He teaches me so much stuff. I teach him. I try to teach him about groove and about the kind of Code Orange push and pull that we like to try to deliver on songs, just coming from the kind of music that we listen to. And he teaches me more about metal and metallic drums and technical things. And so I'm hoping to give him everything. I'll just turn him into the fullest monster that I could never be.
You spoke about your merch earlier and I wanted to touch on the Code Orange logo. It's looking pretty fierce in your latest merch. What are your thoughts on seeing this ferocious feline evolve artistically with the latest music and having this creature serve as the icon and logo for the band over the years?
Yeah, I think, I think it's important, to have something that can stick with people. And I think we're really lucky to have that and to be able to do different versions of it and, have those versions represent what we're doing at the time.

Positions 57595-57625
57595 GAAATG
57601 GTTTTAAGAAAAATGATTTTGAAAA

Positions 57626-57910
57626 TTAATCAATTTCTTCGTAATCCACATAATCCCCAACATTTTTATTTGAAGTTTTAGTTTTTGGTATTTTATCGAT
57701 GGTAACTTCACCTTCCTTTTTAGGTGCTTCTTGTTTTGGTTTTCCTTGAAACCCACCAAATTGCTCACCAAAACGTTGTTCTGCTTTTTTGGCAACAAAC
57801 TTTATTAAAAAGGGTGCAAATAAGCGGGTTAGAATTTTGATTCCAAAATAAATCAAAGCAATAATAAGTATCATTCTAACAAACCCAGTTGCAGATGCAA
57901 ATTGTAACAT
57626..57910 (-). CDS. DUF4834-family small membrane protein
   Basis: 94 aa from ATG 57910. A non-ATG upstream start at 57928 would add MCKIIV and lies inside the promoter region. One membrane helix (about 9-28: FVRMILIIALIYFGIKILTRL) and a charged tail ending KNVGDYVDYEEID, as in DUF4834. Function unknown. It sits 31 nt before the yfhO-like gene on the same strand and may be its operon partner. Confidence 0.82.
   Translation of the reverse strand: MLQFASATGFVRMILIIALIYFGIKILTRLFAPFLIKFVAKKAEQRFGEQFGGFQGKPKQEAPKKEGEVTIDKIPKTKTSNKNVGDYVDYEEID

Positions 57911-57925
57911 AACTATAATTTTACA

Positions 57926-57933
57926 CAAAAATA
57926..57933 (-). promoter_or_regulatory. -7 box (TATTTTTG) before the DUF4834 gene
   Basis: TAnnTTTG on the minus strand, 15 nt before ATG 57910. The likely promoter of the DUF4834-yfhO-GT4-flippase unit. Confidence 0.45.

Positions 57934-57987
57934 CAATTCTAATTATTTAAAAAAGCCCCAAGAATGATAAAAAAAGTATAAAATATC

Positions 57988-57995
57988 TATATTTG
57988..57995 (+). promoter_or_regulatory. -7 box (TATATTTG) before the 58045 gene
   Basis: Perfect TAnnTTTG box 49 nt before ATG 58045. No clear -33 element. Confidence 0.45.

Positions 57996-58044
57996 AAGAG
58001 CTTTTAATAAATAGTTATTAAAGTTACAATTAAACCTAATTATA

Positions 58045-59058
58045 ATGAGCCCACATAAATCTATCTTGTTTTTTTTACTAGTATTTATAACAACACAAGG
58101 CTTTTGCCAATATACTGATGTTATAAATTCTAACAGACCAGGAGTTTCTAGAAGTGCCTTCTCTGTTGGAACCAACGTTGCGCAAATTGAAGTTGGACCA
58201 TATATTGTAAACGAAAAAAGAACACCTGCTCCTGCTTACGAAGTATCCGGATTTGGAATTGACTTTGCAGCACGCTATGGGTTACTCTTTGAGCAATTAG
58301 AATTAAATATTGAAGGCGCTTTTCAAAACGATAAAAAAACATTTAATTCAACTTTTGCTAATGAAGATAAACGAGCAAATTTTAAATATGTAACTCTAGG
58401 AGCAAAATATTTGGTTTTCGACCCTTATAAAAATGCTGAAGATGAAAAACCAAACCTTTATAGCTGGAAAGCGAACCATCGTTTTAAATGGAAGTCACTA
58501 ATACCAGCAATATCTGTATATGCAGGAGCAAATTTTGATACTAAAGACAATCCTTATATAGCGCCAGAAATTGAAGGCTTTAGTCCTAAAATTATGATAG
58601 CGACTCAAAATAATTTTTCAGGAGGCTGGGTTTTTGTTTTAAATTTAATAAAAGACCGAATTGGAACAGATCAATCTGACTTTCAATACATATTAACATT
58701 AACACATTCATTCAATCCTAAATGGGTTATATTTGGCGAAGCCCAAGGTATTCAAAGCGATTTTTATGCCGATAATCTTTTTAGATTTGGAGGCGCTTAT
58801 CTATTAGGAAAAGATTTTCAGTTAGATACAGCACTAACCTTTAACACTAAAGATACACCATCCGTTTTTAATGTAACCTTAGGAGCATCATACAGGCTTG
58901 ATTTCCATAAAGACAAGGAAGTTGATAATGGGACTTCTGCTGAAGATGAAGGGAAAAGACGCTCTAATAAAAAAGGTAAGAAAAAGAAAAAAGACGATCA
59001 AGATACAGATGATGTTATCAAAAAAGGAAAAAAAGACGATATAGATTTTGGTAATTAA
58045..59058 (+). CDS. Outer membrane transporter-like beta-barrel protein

The last record Undearneath was kind of almost like this 3D sculpted block of ice, like a technological plan. This one is flatter, more natural. It's covered with these bugs. They represent what we're doing at that moment, to me at least, I'm sure nobody gives a shit about that at all. But to me that's where the basis of how we choose to evolve is or, in this case we kind of devolved it again. We added an element, but we kind of brought it back to basics a little bit. So, it's just one little piece of the art that I love and I think it's important to have strong, iconic imagery as much as you can.
You’ve had a chance to come up through the ranks playing these rock and metal festivals. What makes for a good festival experience for you and what advice would you have for the acts just starting out in how to deal with the festival experience?